For Women

[4 of 6] Love Hurts? 6 Things I Learned About Dating and Love in 2017

Adam Gilad
0 Flares Twitter 0 Facebook 0 Google+ 0 Email -- 0 Flares ×
They say that love hurts…
Well, at least they sing it.
The Everly Brothers. And Nazareth. Emmy Lou Harris and Roy Orbison. Cher and Rod Stewart.
It’s a catchy phrase.
And a comforting defensive crouch…
“I’ll love you but promise you won’t hurt me.”
As if.
Love doesn’t hurt.
Distance from love hurts.
When you love, you will get hurt because at some point the thread will feel broken and you will feel like you are spinning off into space, doomed and alone…
That happens because we and our partners vary.
We get distracted. Selfish. Scared. We do things we wish we hadn’t.
We cut the cord from time to time, and then scramble to re-thread it.
It’s normal.
But I have another perspective on love…
Love is not merely a tenuous cord that keeps us in mutual orbit.
It’s not so paltry.
To me, love is like a giant banquet table piled high with delicacies…
And our seat is always available.
But look at us!
We push ourselves away, not believing we are worthy of that seat at the table.
Or we sulk and starve ourselves because we prefer a different chair.
Or we want someone to serve us rather that simply reach out and fill our own plates like a fat, happy child.
We say “no” to love so often (and I’m talking about simple daily encounters), that soon enough, we find ourselves outside the banquet hall, shivering, staring in longingly through foggy windows.
Have you ever asked yourself – “What’s wrong with me? Where did love go? How come I can’t find it? Will I ever find it again?”
You don’t have to do that.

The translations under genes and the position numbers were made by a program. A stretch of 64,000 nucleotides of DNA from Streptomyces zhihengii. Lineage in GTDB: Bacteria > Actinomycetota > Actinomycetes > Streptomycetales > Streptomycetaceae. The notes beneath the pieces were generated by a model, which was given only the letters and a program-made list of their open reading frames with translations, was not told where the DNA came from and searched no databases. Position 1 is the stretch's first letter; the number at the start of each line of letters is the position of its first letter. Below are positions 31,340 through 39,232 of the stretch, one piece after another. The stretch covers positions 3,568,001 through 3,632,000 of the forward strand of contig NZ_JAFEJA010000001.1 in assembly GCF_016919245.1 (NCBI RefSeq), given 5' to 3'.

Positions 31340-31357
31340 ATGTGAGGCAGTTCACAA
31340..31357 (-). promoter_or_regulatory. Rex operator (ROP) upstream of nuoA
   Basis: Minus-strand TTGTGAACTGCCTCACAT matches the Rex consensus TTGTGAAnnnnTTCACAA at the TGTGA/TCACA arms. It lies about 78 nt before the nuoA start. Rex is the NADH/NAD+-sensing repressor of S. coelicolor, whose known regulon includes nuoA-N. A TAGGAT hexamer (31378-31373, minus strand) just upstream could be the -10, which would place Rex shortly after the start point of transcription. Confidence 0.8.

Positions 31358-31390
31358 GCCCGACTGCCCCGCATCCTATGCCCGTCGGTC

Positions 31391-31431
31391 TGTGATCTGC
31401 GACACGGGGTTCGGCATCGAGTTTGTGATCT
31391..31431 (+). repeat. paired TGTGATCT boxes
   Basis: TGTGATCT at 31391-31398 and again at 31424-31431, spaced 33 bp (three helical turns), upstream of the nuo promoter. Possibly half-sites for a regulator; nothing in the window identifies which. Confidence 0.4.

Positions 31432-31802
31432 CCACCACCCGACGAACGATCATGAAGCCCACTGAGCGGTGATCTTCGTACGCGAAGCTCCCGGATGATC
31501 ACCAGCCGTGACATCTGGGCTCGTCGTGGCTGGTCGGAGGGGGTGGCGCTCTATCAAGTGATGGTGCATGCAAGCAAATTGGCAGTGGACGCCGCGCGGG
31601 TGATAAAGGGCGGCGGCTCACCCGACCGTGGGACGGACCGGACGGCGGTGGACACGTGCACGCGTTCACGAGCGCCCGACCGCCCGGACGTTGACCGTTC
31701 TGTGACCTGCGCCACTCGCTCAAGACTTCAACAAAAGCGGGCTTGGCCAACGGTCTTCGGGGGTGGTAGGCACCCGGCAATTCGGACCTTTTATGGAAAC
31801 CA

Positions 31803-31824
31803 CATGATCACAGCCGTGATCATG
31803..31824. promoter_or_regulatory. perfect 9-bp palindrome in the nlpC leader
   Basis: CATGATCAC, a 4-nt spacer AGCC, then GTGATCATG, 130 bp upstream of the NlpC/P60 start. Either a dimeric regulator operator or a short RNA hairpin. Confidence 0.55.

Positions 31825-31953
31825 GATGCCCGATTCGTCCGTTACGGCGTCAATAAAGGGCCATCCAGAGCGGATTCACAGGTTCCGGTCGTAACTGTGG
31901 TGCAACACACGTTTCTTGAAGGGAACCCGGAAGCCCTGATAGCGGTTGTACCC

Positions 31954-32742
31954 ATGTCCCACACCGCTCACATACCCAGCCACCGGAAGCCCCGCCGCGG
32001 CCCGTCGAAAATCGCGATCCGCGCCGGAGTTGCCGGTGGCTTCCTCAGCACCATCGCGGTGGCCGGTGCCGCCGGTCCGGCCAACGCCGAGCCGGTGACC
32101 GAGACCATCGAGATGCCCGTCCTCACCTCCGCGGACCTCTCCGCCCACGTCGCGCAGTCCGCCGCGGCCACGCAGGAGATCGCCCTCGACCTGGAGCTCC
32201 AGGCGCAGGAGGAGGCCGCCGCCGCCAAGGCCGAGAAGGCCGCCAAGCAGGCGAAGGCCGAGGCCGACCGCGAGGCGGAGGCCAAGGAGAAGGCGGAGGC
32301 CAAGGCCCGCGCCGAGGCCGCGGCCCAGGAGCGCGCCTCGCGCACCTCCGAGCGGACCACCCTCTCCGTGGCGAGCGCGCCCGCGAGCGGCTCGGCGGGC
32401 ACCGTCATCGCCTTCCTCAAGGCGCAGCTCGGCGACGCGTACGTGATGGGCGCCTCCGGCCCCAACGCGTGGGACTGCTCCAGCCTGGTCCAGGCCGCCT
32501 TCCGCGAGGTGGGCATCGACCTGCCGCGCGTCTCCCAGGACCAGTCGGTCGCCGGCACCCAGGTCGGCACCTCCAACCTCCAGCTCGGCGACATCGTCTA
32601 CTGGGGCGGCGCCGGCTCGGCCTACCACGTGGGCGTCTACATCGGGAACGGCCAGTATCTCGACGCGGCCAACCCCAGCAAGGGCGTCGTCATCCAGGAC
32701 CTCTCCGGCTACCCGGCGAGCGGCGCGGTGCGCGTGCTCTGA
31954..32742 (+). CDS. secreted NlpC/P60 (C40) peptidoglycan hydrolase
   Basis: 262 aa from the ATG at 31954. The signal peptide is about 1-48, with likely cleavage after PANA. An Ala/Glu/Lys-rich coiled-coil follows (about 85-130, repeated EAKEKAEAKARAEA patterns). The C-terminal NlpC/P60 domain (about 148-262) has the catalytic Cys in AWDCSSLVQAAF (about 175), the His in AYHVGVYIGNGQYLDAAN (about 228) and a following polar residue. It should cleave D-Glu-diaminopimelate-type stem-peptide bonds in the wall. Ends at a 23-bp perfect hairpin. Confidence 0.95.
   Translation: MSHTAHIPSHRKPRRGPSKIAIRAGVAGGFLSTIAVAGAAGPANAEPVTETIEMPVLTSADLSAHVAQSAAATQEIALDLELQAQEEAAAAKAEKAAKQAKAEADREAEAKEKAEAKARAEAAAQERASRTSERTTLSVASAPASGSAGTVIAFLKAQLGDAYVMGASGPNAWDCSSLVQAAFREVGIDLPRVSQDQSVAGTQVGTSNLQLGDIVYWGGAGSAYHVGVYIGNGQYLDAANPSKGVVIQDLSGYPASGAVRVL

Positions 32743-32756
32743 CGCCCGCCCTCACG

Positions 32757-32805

The truth is that it didn’t go anywhere.
You did.
You wandered away from the table.
The feast of love is always right in front of you.
The table is always piled high with goodies.
Pull up your chair every chance you get.
Look into the eyes of the feaster across the table, and next to you.
Just for a change, don’t pay attention to the costumes and the masks…
Try to see, hear and experience the fat, happy child inside each person who wants to feast on love – just like you.
That one inside them who is simple, and playful…
Who wants only to connect and laugh…
To relax and accept and live in this moment, tasting love.
And talk to THAT part of them.
Love THAT part of them
I think that it’s possible to connect with this fat, happy, feasting child with everyone and within ourselves…
And to love them as they are – enjoying the bounty of life as best as their outer adult shell will allow them.
I think we will discover that this is a cord that cannot be broken.
Wendell Berry writes in “The Peace of Wild Things…”
When despair for the world grows in me
and I wake in the night at the least sound
in fear of what my life and my children’s lives may be,
I go and lie down where the wood drake
rests in his beauty on the water, and the great heron feeds.
I come into the peace of wild things
who do not tax their lives with forethought
of grief. I come into the presence of still water.
And I feel above me the day-blind stars
waiting with their light. For a time
I rest in the grace of the world, and am free.
When I coach, when I teach, I find so that many people“tax their lives with forethought of grief.”
Or with grief’s memories.
The feast feels lost.
The feast feels so far away.
But it’s not.
Try this…
“Rest in the grace” of the person in front of you.
Not in their ideas, which are bound to be goofy or ill-thought out.
Not in their opinions, which are probably just as wrong as yours.
Not in their stories.
But simply in that part of them that like Berry’s “great heron” is nibbling here at the feast of love, maybe timid, maybe gorging…
But here, at the same banquet table as you.
Hoping maybe to catch your eye.
And break bread with you.
So that they can remember that we are all this feast together.
So that you can, too.
Counting down to a New Year,

Leave a Reply

0 Flares Twitter 0 Facebook 0 Google+ 0 Email -- 0 Flares ×